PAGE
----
top of page
  • Writer's pictureJohn Lowry

Business Case Development - A New Mindset

Updated: Aug 4, 2023

Milvio D, ICT project Portfolio Leader, Strategy Implementation Institute Professional, Better Business Cases Practitioner and Managing Benefits Practitioner, posted the following checklist on Linkedin.


"The Victorian Government has developed this great investment decision makers checklist that any sponsoring organisation and accountable officer should answer before fully funding any capital investment in programmes or projects.

The Investment Decision-Maker’s Checklist is a set of 16 Questions that focuses on the 4 key elements of problem, response and solution.


Every programme and project board should use this against regular highlight reporting.


These questions can be asked, in part or in their entirety, at various stages in the decision process to test the robustness of programme and project delivery of organisational investment objectives and key KPI's.


Remember the purpose of a decision point in any management stage is to independently assess if the initiative should continue, discontinue or vary the scope of implementation against return on investment and impact to benefits realisation".


Why will it end up in the Checklist Graveyard?

This is an excellent checklist for developing a business case - just like we've been offering for the past 40 + years. I'm thinking of the public works procedures manuals I've seen over the years. All excellent process oriented volumes, collated with intellectual rigour.


So why don't we do it?

Reading three new influential books together, "How Big Things Get Done" (Flyvberg), "Influence is your Superpower" (Chance) (suggested on LinkedIn), and "Systemology" (Jenyns) offer a wonderful insight into what influences decision-making and how to produce more consistent results.


It turns out that emotion influences almost all decisions more than analytical analysis. Flyvberg touches on this as "psychology". The other inhibitor to good decision-making, particularly in public works, is politics (Flyvberg).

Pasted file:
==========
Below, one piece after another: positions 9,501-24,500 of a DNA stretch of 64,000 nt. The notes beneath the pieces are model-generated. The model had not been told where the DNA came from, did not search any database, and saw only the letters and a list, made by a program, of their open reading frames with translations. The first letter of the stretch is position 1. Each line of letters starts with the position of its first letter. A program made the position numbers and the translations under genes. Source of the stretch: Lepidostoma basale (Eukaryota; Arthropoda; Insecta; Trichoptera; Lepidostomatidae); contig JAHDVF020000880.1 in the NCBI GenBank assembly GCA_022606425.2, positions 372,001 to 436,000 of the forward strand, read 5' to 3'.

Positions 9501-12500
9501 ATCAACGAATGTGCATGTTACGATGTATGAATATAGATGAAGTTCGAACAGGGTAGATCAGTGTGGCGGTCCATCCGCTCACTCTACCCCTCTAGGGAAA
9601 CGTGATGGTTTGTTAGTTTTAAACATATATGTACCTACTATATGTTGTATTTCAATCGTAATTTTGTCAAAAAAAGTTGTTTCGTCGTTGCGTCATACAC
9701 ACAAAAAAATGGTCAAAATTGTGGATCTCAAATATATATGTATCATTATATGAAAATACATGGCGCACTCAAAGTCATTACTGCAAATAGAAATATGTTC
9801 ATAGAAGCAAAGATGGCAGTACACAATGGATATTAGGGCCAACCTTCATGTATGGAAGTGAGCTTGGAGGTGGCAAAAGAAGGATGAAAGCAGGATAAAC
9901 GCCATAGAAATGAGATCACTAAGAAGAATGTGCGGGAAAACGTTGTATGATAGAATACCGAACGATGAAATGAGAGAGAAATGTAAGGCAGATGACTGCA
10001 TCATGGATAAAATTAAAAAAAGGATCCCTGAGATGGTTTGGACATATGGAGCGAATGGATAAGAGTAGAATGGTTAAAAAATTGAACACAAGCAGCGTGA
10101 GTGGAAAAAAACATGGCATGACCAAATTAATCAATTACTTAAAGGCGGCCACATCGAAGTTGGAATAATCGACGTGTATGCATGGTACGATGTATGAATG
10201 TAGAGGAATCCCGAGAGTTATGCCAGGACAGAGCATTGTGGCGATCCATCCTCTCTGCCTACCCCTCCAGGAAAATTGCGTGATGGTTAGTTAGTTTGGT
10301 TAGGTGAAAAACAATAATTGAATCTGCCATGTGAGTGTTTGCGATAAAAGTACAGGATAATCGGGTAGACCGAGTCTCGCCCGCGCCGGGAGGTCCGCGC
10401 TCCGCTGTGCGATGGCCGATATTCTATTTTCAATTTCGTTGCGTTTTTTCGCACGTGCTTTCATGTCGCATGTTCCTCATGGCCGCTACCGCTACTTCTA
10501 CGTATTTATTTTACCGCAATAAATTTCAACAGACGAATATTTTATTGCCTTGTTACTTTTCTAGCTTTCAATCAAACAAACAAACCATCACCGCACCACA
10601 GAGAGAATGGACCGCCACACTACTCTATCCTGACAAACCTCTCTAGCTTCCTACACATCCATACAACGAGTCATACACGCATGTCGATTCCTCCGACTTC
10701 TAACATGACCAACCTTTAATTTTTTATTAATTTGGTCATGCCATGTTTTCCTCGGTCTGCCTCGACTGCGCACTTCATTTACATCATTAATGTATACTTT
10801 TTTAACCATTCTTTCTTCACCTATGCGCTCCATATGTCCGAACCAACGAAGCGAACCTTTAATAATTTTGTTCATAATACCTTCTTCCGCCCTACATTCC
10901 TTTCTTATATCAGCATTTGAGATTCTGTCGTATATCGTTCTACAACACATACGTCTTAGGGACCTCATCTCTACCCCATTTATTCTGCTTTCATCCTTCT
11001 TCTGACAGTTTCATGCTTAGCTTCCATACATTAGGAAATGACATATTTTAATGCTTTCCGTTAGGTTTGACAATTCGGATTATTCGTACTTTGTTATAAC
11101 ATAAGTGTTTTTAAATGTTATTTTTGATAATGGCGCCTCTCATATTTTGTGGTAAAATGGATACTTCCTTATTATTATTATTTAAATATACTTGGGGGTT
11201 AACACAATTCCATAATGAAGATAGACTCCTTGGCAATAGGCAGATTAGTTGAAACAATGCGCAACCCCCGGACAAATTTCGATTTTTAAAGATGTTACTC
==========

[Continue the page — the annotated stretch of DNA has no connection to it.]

Everyone wants the shiny new stadium - it makes us feel good, politicians can be seen to care, designers & builders want the work. The game is to get momentum so that the job must go on, even though budgets and timing are out of control.


Olympic Games have one of the worst records of failing to meet budgets, partly because they have an unmovable deadline. IT projects have an even worse record of success, partly driven by enthusiasm to get to market quickly and by the old notion that the work cannot be scoped and is, by its nature, unable to be predicted.


Why let facts get in the way?

To make use of the above analysis, an organisation needs to identify the "detail" person who is turned on by research of this type, to assemble the data and undertake the analysis, to go forward to decision makers.(Systemology). Of course this can, and has (from personal experience) resulted in the game of "shoot the messenger" if the answer does not align with the political and psychological interests of the decision makers.

A good deal of education to improve decision-making culture is required. This must prioritise personal, financial and other corporate benefits for taking such a course.

10 views0 comments

Recent Posts

See All

Comments


bottom of page